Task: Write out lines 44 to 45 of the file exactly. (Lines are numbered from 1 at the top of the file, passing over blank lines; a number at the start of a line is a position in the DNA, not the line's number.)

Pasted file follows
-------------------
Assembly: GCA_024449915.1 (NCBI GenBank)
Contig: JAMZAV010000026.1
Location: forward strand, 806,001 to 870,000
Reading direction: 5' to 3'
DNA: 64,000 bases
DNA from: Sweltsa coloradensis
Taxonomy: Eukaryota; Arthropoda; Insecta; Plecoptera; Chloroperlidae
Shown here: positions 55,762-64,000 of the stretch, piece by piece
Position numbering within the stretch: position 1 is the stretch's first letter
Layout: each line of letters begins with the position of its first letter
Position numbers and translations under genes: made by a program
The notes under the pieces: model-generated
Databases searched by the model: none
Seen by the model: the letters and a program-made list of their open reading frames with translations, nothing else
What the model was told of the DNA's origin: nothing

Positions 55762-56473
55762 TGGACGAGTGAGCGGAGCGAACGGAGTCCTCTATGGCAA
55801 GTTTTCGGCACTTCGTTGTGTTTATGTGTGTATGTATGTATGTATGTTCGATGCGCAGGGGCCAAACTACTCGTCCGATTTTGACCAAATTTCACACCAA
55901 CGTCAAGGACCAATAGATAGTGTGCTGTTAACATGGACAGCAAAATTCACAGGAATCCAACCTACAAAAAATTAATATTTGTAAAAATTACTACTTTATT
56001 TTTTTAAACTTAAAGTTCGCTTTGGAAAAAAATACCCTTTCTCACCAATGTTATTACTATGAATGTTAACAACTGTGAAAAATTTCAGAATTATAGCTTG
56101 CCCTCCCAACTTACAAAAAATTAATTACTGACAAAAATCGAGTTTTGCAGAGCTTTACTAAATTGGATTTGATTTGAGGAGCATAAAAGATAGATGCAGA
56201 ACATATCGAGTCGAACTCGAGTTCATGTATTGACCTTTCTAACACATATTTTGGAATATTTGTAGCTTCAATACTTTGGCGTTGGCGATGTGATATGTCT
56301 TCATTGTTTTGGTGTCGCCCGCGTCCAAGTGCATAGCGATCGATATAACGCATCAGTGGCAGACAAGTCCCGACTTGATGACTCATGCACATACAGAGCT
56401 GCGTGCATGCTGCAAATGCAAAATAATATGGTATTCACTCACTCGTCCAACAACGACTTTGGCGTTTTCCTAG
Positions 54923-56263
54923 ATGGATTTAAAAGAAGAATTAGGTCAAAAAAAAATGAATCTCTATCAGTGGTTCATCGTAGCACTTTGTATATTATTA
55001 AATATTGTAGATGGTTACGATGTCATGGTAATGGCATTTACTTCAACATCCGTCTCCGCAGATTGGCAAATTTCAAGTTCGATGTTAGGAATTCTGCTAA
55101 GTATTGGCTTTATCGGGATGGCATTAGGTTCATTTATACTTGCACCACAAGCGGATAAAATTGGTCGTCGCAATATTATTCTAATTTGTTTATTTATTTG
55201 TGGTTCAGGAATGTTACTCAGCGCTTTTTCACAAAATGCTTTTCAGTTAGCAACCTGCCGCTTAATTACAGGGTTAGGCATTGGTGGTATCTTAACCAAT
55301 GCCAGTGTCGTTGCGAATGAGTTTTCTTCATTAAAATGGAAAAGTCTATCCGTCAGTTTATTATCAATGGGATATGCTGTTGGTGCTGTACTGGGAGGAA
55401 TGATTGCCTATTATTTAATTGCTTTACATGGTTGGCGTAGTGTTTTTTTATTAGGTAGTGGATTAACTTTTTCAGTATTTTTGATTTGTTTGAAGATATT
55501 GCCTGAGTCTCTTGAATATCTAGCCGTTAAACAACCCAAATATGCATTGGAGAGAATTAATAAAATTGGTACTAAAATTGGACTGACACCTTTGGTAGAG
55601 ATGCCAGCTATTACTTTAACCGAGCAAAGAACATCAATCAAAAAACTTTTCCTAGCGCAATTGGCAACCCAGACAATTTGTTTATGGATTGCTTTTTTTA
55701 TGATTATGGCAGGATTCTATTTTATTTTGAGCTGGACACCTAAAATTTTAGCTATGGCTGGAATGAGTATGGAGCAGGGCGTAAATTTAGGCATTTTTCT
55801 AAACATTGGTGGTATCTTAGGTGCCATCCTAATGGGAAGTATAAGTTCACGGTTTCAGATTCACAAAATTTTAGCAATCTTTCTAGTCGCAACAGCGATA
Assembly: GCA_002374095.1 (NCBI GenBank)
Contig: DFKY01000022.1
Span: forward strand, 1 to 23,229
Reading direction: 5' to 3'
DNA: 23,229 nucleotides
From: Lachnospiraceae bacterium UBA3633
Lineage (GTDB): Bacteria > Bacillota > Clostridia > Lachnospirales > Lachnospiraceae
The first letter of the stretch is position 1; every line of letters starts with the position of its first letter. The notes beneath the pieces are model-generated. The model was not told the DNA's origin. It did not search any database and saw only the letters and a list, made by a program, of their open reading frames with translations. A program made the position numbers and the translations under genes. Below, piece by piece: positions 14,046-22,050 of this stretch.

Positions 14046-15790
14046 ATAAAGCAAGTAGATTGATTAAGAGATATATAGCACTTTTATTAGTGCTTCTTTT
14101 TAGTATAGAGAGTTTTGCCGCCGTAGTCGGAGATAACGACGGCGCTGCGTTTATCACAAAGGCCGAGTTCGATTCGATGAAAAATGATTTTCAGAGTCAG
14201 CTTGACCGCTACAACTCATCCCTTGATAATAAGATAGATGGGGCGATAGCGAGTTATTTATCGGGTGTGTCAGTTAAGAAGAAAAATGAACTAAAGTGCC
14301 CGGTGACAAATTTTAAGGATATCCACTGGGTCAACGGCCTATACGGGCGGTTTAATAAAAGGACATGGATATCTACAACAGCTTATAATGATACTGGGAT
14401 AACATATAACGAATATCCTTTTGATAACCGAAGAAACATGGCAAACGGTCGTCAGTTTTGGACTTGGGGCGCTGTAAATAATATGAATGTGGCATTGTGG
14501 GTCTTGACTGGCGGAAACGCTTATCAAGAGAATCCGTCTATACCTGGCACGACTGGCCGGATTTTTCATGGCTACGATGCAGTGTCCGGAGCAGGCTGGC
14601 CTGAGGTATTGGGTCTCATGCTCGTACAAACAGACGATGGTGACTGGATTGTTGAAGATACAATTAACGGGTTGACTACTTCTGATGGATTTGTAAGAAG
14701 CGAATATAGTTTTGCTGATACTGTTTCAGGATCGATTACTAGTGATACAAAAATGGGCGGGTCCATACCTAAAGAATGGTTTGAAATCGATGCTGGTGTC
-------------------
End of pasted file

Positions 14046-15790
14046 ATAAAGCAAGTAGATTGATTAAGAGATATATAGCACTTTTATTAGTGCTTCTTTT